The yield demanded by investors to lend long term to the Polish government has come off its recent peak, but anxiety levels remain high. Concerns about economic policy and Warsaw’s fractious relations with Brussels are likely to keep it that way.
Poland is a country where fiscal fragility induced by the strong dollar threatens to exacerbate political instability in a dangerous border zone. It is hardly alone in this respect.
The yield on the government’s 10-year domestic bonds topped 9 per cent in late October. At 8.4 per cent today, it remains at a level last seen 20 years ago. Yields have more than doubled this year with most of the rise in the past three months.
Investors have multiple concerns. One is that the central bank called an end to its tightening cycle last month with its policy rate at just 6.75 per cent, far below the rate of inflation. Consumer prices rose by more than 17 per cent in the year to September.
The bank said it was concerned about the slowing pace of GDP growth. The decision caused dismay on markets and prompted a public row among members of the bank’s monetary policy committee. One dissenting member warned on Wednesday that inflation could reach 24 per cent next year.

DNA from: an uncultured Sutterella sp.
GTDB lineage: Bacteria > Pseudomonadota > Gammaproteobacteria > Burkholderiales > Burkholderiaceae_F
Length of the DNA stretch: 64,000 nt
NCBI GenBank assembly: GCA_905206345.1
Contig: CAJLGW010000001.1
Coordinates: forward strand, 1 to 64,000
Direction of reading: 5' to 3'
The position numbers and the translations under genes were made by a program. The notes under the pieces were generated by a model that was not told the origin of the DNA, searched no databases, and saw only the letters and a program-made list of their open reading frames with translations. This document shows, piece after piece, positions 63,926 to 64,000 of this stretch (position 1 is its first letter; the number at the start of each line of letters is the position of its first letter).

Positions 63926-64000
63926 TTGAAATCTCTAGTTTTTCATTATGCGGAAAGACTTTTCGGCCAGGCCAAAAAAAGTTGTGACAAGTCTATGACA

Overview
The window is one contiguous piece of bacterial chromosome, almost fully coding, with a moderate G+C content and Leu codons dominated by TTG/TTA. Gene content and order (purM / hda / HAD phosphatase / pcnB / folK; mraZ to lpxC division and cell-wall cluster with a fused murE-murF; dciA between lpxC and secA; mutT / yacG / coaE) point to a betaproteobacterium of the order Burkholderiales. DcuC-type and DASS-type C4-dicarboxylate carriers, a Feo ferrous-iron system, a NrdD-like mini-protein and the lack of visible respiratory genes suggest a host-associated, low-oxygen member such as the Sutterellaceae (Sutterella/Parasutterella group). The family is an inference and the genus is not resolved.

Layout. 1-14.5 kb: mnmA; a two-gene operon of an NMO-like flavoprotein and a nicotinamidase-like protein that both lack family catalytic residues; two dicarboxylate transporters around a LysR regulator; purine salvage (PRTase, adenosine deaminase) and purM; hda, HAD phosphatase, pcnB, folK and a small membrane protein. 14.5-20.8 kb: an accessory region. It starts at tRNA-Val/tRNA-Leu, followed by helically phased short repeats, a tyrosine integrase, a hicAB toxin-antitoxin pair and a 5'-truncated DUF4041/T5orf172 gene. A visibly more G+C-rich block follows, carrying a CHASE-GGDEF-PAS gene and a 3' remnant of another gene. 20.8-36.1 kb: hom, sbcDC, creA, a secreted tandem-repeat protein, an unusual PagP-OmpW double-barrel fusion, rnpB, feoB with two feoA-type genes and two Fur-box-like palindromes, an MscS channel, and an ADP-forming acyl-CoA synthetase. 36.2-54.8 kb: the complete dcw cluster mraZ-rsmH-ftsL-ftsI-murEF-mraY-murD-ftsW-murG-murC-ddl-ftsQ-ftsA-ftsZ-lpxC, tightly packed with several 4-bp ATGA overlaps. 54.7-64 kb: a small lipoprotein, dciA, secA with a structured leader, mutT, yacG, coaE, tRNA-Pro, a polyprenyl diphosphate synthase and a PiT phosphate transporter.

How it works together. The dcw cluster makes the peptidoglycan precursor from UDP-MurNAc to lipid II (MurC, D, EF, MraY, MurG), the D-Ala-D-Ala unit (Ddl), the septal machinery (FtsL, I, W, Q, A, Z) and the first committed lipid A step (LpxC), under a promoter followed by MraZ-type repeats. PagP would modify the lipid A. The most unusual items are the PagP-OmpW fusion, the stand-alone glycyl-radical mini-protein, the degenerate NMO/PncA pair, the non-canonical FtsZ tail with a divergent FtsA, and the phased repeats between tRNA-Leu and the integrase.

Investors worry that policymaking is driven more by the government’s desire to win re-election next year than fixing economic problems. Ministers have promised pay rises and tax cuts despite a widening budget gap.
Warsaw risks losing access to EU funds because of moves to bring the judiciary under political control. The policy mix smacks of populism at a time when Poland can little afford it.
Early this year, yields on Poland’s short-term bonds rose faster than those on long-term bonds. Buyers believed higher interest rates today would bring down inflation tomorrow. That 10-year yields have since risen sharply suggests lower confidence in the future.
Poland’s government debt is a relatively low 55 per cent of GDP. But investors fear the government cannot deliver primary surpluses big enough to stop a rapid expansion. Warsaw’s politics suggests they are right.
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